Youths interested in drama now have an outlet to express themselves theatrically over the winter months.
A 16-week drama program, opened to those aged seven-18, is being offered at the Fort Frances Museum for a $40 fee.
The program has been made possible through a grant from the Winnipeg Foundation’s Moffat Family Fund that museum staff applied for in March and received earlier this year.
Registration was held last Tuesday (Nov. 27) and about 15 people expressed interest in the classes.
Anyone still interested in registering can contact the museum at 274-7891 by this Sunday (Dec. 9) to secure a spot.
The classes will be taught by Lauren Hyatt, who has been involved in Canada’s performing arts community for 10 years in addition to her five years of experience in South Africa, where she is from originally.
She has a Master’s degree in drama and is eager to tap into the town’s local talent.
“I really love what I do and if I can pass that on to kids in the community, that would be awesome,” she enthused.
“I think everybody’s got something important to say and I think drama’s a great way to pull that out.”
Those who sign up for the classes will learn the fundamentals of drama, as well as theatre history, prop-making, costuming, and behind-the-scene aspects of a show.
There are many beneficial aspects of getting involved in drama, which Hyatt is eager to share with her pupils.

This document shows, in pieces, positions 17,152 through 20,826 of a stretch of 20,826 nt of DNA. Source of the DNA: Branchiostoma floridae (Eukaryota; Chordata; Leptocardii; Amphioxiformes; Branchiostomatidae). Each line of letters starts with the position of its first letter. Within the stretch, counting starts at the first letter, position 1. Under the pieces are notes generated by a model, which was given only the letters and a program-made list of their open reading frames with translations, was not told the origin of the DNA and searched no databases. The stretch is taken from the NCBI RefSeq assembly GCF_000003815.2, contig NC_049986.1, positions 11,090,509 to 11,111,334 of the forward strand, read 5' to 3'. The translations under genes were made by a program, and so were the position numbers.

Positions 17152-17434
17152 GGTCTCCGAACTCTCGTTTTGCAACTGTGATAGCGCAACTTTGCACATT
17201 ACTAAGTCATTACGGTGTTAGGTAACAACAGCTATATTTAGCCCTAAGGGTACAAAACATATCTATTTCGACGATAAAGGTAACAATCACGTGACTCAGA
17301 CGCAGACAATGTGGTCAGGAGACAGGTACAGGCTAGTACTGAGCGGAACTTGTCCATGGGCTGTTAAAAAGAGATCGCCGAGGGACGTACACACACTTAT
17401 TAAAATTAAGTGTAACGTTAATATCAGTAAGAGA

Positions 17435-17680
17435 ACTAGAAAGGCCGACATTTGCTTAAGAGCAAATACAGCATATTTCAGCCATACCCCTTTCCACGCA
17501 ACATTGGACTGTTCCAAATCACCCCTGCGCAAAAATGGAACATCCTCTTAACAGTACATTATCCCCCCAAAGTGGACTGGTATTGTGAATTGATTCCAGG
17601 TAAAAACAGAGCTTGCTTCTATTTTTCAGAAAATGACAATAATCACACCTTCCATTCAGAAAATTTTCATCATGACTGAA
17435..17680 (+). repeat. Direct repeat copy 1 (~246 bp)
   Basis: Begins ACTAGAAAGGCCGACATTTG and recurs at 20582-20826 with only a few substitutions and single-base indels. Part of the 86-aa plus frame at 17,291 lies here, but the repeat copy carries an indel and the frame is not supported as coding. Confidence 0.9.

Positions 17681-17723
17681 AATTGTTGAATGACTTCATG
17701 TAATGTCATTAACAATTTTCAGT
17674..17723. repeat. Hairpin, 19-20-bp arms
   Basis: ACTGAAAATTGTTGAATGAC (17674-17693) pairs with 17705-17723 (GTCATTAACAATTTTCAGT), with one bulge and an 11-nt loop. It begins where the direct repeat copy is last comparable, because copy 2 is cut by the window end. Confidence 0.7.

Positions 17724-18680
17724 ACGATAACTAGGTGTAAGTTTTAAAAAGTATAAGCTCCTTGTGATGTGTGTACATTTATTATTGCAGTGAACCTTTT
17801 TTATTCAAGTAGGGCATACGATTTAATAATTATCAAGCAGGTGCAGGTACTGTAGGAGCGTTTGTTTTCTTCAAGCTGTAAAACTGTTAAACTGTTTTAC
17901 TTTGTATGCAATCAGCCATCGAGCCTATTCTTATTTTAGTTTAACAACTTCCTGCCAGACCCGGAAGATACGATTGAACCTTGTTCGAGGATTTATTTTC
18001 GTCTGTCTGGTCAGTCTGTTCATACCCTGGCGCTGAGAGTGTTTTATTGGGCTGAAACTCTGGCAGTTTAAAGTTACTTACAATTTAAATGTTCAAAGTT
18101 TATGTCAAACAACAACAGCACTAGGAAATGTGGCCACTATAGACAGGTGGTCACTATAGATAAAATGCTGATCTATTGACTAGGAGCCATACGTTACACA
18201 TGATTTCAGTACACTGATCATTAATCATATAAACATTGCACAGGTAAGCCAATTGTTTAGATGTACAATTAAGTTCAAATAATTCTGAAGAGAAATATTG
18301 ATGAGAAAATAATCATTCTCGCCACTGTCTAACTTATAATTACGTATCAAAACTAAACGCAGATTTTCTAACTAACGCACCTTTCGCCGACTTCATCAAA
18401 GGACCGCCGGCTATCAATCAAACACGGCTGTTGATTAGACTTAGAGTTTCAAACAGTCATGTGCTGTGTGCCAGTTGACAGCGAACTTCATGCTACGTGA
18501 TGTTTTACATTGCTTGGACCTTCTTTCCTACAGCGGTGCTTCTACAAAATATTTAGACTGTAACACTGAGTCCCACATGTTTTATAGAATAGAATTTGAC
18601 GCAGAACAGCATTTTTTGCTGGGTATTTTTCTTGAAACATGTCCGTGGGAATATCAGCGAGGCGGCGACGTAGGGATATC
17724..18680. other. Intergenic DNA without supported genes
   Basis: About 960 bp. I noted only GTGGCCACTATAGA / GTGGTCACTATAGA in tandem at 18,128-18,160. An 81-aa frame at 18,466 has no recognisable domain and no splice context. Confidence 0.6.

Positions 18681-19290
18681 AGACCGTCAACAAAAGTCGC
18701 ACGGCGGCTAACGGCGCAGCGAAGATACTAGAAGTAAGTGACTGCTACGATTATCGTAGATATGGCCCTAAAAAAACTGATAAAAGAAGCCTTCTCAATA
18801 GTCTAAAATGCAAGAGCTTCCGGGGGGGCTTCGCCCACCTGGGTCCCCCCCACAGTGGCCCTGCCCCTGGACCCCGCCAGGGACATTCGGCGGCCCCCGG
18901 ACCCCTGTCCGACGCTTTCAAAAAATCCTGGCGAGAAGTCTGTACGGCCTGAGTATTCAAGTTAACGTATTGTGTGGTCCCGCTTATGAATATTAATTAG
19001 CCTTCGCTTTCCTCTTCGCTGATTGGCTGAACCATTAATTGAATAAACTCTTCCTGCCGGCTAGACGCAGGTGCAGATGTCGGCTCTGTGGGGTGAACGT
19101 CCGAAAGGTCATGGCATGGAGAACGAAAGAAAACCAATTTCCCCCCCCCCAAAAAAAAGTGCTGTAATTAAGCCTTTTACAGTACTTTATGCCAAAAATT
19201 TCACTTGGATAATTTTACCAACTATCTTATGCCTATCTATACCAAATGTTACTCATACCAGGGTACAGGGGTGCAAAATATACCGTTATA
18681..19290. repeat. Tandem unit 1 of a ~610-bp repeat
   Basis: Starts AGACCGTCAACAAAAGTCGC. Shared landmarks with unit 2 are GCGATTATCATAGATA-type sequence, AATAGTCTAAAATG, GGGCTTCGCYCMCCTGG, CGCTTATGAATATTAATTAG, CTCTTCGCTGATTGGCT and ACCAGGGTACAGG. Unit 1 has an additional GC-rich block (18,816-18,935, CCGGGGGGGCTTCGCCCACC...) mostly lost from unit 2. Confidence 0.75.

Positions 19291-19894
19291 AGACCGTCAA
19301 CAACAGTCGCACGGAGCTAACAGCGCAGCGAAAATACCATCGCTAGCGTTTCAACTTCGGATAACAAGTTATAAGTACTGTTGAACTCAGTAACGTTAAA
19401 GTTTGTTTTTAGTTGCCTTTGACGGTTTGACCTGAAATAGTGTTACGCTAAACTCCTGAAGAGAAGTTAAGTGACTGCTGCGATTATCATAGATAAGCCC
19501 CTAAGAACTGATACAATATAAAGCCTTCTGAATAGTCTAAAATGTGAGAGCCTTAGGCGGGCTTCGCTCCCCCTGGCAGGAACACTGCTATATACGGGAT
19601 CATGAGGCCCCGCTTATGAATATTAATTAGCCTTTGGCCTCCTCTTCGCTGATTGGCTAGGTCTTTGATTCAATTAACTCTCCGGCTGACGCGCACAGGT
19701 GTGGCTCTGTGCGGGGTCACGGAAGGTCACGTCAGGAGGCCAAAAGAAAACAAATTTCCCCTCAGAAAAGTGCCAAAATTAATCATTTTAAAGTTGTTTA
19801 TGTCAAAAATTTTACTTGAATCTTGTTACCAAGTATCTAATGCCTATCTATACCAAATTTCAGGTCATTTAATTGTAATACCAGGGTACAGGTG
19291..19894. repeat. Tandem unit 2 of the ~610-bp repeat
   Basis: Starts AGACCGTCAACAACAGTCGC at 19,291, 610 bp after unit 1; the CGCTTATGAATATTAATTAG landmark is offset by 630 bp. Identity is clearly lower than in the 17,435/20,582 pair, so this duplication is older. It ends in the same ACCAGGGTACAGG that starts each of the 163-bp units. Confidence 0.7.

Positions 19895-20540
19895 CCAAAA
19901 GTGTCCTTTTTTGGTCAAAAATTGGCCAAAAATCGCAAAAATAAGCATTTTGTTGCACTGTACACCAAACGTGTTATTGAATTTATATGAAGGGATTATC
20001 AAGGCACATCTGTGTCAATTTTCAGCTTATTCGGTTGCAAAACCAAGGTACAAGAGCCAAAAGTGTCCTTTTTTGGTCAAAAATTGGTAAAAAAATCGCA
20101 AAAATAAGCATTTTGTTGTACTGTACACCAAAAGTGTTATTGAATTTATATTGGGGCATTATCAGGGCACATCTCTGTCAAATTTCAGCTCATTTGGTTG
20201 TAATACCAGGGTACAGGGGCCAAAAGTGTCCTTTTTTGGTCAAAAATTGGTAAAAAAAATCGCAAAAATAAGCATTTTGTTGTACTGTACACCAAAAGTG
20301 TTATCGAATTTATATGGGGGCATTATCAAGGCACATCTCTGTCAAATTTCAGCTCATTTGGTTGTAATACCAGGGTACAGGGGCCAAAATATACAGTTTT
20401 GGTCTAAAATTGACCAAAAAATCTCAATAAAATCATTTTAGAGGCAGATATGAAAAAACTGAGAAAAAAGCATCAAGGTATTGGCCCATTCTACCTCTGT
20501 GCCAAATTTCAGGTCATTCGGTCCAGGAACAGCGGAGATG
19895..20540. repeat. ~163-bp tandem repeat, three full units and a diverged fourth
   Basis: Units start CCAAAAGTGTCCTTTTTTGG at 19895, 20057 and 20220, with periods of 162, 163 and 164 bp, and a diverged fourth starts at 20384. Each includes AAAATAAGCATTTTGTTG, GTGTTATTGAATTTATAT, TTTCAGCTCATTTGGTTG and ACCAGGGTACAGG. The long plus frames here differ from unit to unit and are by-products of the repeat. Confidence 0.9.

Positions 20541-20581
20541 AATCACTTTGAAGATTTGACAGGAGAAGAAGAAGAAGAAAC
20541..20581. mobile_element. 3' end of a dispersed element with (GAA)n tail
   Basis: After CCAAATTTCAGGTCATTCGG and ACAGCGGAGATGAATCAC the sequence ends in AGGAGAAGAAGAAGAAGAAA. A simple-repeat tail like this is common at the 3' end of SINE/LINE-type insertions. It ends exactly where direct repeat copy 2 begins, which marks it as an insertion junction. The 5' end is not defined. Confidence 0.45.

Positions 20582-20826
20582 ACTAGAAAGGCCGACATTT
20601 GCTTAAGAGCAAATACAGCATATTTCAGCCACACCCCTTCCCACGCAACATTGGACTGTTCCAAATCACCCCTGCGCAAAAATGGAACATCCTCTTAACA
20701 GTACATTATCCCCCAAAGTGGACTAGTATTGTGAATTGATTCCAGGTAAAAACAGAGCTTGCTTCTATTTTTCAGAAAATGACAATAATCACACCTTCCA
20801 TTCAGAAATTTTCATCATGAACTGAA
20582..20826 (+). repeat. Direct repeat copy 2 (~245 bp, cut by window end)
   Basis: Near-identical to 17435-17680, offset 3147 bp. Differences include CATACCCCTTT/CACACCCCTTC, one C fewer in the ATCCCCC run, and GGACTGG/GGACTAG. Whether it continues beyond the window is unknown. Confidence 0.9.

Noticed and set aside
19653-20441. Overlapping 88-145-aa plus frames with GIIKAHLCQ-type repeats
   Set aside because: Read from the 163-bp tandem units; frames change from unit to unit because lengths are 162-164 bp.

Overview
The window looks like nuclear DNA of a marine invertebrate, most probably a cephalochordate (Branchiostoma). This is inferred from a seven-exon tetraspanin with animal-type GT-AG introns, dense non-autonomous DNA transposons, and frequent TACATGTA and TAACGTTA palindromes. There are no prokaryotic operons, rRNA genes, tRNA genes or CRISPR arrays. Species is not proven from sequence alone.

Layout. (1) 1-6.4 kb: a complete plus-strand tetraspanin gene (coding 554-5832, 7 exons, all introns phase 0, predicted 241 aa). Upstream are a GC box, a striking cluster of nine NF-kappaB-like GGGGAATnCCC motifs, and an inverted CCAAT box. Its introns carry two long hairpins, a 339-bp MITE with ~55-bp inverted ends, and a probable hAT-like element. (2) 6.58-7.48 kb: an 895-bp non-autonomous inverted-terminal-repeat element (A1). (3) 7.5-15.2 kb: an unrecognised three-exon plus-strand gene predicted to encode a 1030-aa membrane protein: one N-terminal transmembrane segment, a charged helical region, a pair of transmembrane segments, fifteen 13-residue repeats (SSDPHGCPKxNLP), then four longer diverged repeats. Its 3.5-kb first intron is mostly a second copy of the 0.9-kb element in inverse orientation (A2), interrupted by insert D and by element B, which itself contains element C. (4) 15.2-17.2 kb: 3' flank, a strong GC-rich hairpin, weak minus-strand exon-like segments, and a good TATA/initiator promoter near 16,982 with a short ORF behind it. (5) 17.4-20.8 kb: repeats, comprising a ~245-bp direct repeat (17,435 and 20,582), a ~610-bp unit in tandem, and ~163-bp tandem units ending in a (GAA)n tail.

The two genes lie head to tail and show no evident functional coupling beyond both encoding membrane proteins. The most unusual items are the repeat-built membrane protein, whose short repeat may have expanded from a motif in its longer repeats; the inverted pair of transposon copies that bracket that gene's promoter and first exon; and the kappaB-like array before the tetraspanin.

“There are many different advantages drama has,” she remarked. “It makes kids more confident [and] gives them a platform to create.
“It allows them to interact with people and materials they wouldn’t usually interact with.
“It also helps with their self-confidence, it gets them new friends, and they get to learn some fundamentals of drama in a way that’s not usually taught,” Hyatt added.
“It’s learning through practice.”
Once the students develop the fundamentals of drama, the idea of the classes is for them to write their own scripts, create their own characters, and produce a mini-production.
Through the classes, Hyatt is hoping to push students out of their comfort zone while still having fun.
“The museum is providing me with the platform to be able to create a safe space for them to play and have fun and create,” she said.
“They get to literally be themselves without judgements and that’s always fun,” she added. “We all want that.
“Who doesn’t want to be able to just let loose?”
A common theme Hyatt would like to promote during the classes is a sense of play.
“They learn through playing,” she reasoned.
“Most drama people like myself love playing,” she noted. “We like creating, we like bringing out different parts of ourselves, and that’s what I’ll emphasize.”
Hyatt is in the process of prepping the classes and figuring out the logistics of when they can start.
She is hoping to get things going as soon as she can.
Hyatt, meanwhile, is encouraging any youths with an interest in learning a little bit more about the performing arts to sign up.
“Come out and have some fun,” she smiled.
“It’s two hours of playing, creating, making new friends, and learning a new skill that’s not frequently offered in this town.”